Melt the 6 Tablespoons of butter in a heavy sauce pan and, over low heat, stir in the flour with a wire whisk; remove from heat.

Meanwhile, bring the milk to the boiling point and add it to the butter-flour mixture, beating vigorously with a wire whisk until smooth. Add the salt and pepper and continue whisking until blended. Let this white sauce cool a little.

Meanwhile, separate the eggs. Beat the yolks into the sauce one at a time. Stir in the spinach and set the mixture aside.

Beat the egg whites, including the extra white, in a large bowl until they hold soft peaks.

Stir a little of the whites into the sauce to make it easier to manage, then gently fold in the remainder.

Pour this mixture into the prepared souffle dish. Place in oven, turn heat down to 375 degrees immediately and bake for 30 to 40 minutes until the top is well puffed up ad lightly browned.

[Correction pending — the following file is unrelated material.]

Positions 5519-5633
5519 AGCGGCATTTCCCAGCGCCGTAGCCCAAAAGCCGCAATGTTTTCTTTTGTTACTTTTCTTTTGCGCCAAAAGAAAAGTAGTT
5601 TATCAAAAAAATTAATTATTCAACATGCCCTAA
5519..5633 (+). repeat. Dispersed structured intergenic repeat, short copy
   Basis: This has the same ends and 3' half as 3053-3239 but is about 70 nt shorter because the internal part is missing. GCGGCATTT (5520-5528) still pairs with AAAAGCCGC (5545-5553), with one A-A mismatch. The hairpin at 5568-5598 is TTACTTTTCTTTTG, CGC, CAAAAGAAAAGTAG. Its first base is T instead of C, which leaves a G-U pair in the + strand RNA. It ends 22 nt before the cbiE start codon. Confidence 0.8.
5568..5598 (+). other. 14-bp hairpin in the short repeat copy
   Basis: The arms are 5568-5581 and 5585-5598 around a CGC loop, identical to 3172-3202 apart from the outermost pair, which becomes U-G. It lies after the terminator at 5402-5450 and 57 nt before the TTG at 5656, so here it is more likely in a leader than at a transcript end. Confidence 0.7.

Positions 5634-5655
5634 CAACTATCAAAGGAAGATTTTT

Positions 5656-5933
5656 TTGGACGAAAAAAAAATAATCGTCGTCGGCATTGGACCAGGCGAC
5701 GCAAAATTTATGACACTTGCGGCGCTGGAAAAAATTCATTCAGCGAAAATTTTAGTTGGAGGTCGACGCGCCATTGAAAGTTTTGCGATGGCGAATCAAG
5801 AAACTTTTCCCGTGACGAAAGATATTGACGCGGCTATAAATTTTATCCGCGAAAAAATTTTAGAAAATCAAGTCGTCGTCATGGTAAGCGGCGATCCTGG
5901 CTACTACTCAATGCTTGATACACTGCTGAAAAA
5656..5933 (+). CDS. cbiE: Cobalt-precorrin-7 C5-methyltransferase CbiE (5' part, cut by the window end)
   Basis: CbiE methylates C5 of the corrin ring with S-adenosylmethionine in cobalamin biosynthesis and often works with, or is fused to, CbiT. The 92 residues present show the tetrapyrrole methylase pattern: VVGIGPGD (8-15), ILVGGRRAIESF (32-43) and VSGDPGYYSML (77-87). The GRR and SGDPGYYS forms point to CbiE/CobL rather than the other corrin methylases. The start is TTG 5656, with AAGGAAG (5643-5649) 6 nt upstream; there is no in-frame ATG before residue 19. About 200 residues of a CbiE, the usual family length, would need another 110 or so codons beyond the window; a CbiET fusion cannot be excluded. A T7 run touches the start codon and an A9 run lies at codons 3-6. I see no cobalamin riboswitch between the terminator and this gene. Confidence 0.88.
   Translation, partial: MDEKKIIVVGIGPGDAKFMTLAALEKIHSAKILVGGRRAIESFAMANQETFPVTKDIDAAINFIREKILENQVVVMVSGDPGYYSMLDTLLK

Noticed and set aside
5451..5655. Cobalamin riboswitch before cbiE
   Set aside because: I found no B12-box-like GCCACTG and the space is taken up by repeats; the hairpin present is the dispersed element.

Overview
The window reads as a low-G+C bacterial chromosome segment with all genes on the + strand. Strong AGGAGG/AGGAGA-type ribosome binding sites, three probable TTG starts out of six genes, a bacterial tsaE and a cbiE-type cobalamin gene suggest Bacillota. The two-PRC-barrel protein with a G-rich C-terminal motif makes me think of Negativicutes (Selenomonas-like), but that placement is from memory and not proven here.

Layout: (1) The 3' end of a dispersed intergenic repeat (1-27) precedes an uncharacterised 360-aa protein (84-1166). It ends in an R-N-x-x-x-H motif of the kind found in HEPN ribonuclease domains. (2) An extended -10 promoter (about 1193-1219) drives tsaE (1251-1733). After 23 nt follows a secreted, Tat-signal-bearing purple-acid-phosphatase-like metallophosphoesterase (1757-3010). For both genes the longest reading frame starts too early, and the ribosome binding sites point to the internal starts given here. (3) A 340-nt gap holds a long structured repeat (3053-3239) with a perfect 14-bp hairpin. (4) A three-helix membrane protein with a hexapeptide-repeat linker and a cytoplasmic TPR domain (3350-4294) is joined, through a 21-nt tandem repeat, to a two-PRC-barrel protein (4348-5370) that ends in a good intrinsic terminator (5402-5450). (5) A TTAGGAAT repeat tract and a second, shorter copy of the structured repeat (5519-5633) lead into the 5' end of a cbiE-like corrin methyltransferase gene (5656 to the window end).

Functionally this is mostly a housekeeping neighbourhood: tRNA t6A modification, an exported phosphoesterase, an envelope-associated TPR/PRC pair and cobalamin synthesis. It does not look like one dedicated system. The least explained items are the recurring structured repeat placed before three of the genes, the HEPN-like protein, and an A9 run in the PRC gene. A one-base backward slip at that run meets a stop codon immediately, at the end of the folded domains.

Misplaced by History: 2020-May-8

Misplaced by History-Artists Worth Knowing:
Vilhelm Hammershøi

Vilhelm Hammershøi (1864-1916) was a Danish painter known for his meditative interiors and landscapes. Created with a sensitivity to both light and spatial construction, his muted paintings use a limited palette to great effect. His figures are often positioned away from the viewer and project an air of mystery.

Hammershøi was born in 1864 in Copenhagen, Denmark. The son of a well-to-do merchant, he studied drawing from the age of eight before embarking on studies at the Royal Danish Academy of Fine Arts.
By the age of 17, Hammershøi had chosen his themes: portraits of family and close friends, spare interiors and a few landscapes. He shunned the lively subjects and colors favored by his contemporaries, limiting his palette to subdued grey, blue, black, white and ochre.